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    Gathering Feedback  ·  84 comments  ·  AOL Mail » Spam  ·  Flag idea as inappropriate…  ·  Admin →
    Anonymous commented  · 

    Agreeing with other posters. We've been writing for months asking you to address this issue. It's a simple option to allow users to shut off your spam filter. It used to be there. You removed it without telling anyone. I've been given multiple assurances from tech supervisors that the feature would be reinstated after the migration to Oath was completed, which I have to imagine has been done by now. It's not your job to decide what I allow into my inbox, particularly given that you are unable to manage the job properly. Please address this issue.

    Anonymous commented  · 

    AOL. You need to fix this problem. Your terrible filter is capturing my valid e-mails, and you've removed my ability to turn it off. Like so many others, I don't access my e-mail through your web portal or mobile app, so I can't see what is collecting in my spam folder. I can't be signing in to the web page every five minutes to look for missing e-mails. This is just absolutely ridiculous. And please stop suggesting that we use your tools to "teach" the filter or that we create white lists of allowed senders; it's obviously impossible to anticipate every address that will come to our inboxes. Beyond that, the policy of making us pay for a service contract so that we can speak with tech support to fix a problem of YOUR making borders on unethical, never mind the fact that once you do speak with someone, they are of absolutely NO help. To other users, for what it's worth, after hours of discussion, with tech support, I was told that the ability to turn off the filters will LIKELY be returned once a server migration AOL is currently undertaking is completed. I was told this by multiple, senior reps, but whether or not it's indeed true is anybody's guess. As a Verizon customer, I see them as complicit in this whole mess, but maddeningly, they have insulated themselves from any fallout by washing their hands of the matter altogether. Some of the worst treatment/service I've ever received from a company.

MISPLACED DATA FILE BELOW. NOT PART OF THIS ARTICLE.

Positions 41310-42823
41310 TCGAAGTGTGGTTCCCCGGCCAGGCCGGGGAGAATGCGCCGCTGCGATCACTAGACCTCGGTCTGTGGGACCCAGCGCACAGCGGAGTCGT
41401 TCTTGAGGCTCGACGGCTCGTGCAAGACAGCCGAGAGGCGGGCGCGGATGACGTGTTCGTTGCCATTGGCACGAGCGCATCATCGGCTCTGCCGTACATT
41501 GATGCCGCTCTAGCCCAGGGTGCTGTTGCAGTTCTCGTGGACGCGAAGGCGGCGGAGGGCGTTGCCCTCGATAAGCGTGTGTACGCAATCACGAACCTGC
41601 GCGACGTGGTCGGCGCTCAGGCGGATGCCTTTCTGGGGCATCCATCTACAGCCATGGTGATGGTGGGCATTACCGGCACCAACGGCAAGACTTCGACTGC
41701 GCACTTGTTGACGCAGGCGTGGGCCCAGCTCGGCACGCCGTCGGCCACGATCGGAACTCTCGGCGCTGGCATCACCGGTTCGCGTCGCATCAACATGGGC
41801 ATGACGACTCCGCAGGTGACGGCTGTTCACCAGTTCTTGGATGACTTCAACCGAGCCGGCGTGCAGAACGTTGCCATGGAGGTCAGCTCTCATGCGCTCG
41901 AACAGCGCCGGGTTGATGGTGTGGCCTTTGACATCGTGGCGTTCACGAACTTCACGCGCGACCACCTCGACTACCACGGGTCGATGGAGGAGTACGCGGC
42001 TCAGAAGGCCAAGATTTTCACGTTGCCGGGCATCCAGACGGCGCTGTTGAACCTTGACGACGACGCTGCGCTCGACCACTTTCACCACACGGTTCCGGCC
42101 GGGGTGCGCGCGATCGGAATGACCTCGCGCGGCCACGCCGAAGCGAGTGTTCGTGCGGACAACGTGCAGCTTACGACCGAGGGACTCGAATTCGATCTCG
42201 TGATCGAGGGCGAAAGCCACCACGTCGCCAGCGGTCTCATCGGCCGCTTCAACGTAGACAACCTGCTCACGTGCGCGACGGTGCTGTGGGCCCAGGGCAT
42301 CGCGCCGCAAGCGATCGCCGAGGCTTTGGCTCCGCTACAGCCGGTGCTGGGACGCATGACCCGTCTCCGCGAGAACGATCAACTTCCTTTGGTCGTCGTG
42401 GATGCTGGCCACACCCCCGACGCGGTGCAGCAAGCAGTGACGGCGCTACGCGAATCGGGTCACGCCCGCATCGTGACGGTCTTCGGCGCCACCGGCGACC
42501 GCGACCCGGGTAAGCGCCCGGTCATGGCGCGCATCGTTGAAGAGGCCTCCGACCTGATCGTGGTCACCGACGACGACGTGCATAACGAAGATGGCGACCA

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    1372 comments  ·  AOL Mail » Spam  ·  Flag idea as inappropriate…  ·  Admin →

    Due to recent adjustments to the AOL Mail platform, the Spam Settings customization, are no longer available for all accounts. We apologize for the inconvenience. In order to block a specific sender, go to Options – Mail Settings – Spam Settings and add the email addresses in the box below “Block Mail from Addresses I Specify”, then click Save Settings at the bottom, and in case you receive unwanted emails in the Inbox, mark them as Spam.

    Anonymous commented  · 

    What kind of response is this from Admin AOL? This doesn't address most of the concerns listed below, including mine, which is that I can't turn OFF your Spam Filter anymore, and you are grabbing my legitimate e-mails. Most of us aren't in a position to spend our days monitoring our spam folders. And for those of us who are getting our legit e-mails captured in your filters, this is no solution at all. I think we'd all appreciate an intelligent solution AOL.

    Anonymous supported this idea  · 
    Anonymous commented  · 

    This is not an idea but a complaint.

    Since being migrated over to AOL from Verizon, I've had nothing but problems.

    One of the worst is that your spam filters keep capturing legitimate e-mails addressed to me.

    As a result, I long ago had to turn off your spam filter altogether.

    While less than ideal, until recently, this at least allowed me to get my e-mails (along with the spam.)

    Then, about a month or two ago, without consulting me, it seems you turned back on my spam filter and took away the option from the web-based settings that would allow me to turn it off!

    My personal e-mails are now once again ending back up in the spam folder, and I have no way to prevent this happening. And to be clear, it is not possible for me to continually keep checking the spam folder through the web-based portal.